Find the silver lining in the turmoil on Wall Street

Illustration by Cathryn Cunningham/Journal

The US stock market is having a bad year.

It could reverse before the year is out, but the S&P 500 index is currently down 20% (January 1 to June 28) and an index of US bonds (the Bloomberg US Aggregate Bond Index) is down about 11% . If you have a diversified, balanced investment portfolio that’s about 50% stocks and 50% bonds, your portfolio is down about 16%. In comparison, cryptocurrencies are down over 50% year-to-date, and shares in Netflix and Peloton are each down over 70%.

The stock market is not for the faint of heart.

Is there a silver lining on the horizon? First, consider your perspective. If you’re an experienced investor, you know that the stock market goes up and down, so occasional downturns don’t come as a surprise. For investors who can weather the downturns, the US stock market has been lucrative. The Wall Street Journal’s Jason Zweig reported that despite the recent downturn, U.S. stocks have returned nearly 13% a year on average over the past decade.

The turmoil we see in US stock and bond markets in 2022 can be attributed to many factors including high inflation (now over 8 percent), the war in Ukraine, supply chain disruptions and the fact that the Federal Reserve has recently hiked interest rates in an attempt to reduce inflation. The Covid-19 pandemic and the stimulus funds that have been distributed since the beginning of 2020 are also contributing to the current instability of the US economy. Between 2009 and 2021, the Federal Reserve kept interest rates very low, fueling economic growth. This likely led to strong stock market performance into 2021, but also to our current high inflation. Some economists believe that the US will enter a recession in the next 18 months.

What can you do? There are several possible strategies. Some of these strategies are complex, so consult your financial or tax advisor before taking any action.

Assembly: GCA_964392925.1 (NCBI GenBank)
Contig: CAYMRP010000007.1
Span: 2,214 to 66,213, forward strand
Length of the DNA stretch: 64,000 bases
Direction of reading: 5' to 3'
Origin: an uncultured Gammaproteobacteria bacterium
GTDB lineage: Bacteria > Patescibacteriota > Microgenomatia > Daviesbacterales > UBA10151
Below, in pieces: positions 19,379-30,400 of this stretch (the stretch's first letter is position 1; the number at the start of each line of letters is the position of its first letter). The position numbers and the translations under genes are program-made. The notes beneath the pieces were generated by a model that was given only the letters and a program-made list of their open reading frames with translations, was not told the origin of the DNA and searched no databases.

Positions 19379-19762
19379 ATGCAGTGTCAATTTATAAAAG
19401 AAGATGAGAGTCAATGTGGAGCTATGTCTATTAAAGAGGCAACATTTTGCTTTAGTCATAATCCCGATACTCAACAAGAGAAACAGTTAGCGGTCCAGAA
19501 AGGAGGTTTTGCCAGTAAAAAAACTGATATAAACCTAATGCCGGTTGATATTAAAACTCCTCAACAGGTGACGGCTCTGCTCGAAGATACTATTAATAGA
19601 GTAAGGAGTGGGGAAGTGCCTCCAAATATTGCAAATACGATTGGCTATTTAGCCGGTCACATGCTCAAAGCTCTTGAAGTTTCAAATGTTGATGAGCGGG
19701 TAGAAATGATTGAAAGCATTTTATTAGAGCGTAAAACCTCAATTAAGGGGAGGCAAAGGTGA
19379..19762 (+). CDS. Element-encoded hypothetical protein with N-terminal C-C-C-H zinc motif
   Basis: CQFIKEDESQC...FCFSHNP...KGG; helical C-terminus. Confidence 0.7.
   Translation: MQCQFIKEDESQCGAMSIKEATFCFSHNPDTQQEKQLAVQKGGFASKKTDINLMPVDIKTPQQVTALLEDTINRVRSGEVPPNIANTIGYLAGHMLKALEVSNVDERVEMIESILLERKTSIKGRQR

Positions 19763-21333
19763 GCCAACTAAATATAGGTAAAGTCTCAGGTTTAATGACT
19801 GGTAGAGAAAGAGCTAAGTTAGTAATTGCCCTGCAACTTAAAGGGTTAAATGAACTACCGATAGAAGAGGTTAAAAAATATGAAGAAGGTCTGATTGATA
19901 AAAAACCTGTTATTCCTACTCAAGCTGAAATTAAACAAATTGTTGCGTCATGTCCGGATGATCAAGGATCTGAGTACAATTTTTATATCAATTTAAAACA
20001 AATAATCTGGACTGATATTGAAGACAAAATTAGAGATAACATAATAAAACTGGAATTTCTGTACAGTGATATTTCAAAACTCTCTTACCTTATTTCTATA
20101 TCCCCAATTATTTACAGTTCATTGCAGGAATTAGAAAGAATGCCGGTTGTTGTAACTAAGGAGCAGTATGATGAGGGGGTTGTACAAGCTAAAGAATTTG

Take advantage of the tax loss harvest

If you have a sizeable taxable investment account with investments that have declined in value, you may want to consider tax loss relief. This only applies to taxable accounts, not retirement accounts. It involves the sale of certain tax lots to trigger (or “reap”) losses, which can then be used to offset capital gains in your investment accounts. Significant losses are likely to be incurred due to the downturn in equity and bond markets in 2022, which could result in significant tax savings. The losses are only offset against capital gains in the current year. For remaining losses, $3,000 can be applied to reduce your income. If you have unneeded losses this year, you can carry them forward to future years and use them as needed.

There are many IRS tax regulations that must be followed, such as: B. the “wash sale” rule, which states that if you buy back the same investment in less than 31 days, you cannot claim the loss. Also, it’s best if you have access to the specific tax packages within each investment so you can manage the short- and long-term losses. These rules are beyond the scope of this article, but there are numerous articles online, notably from TurboTax, Schwab, and CNBC. If you work with a financial advisor or stockbroker, they should offer you tax loss recovery services. If not, give them a call and discuss the strategy.

Perform a Roth conversion

As I have written many times, Roth IRAs are vastly superior to traditional IRAs based on current tax laws. To build a Roth IRA, an investor can fund the account (with income restrictions) or convert a traditional IRA to a Roth IRA.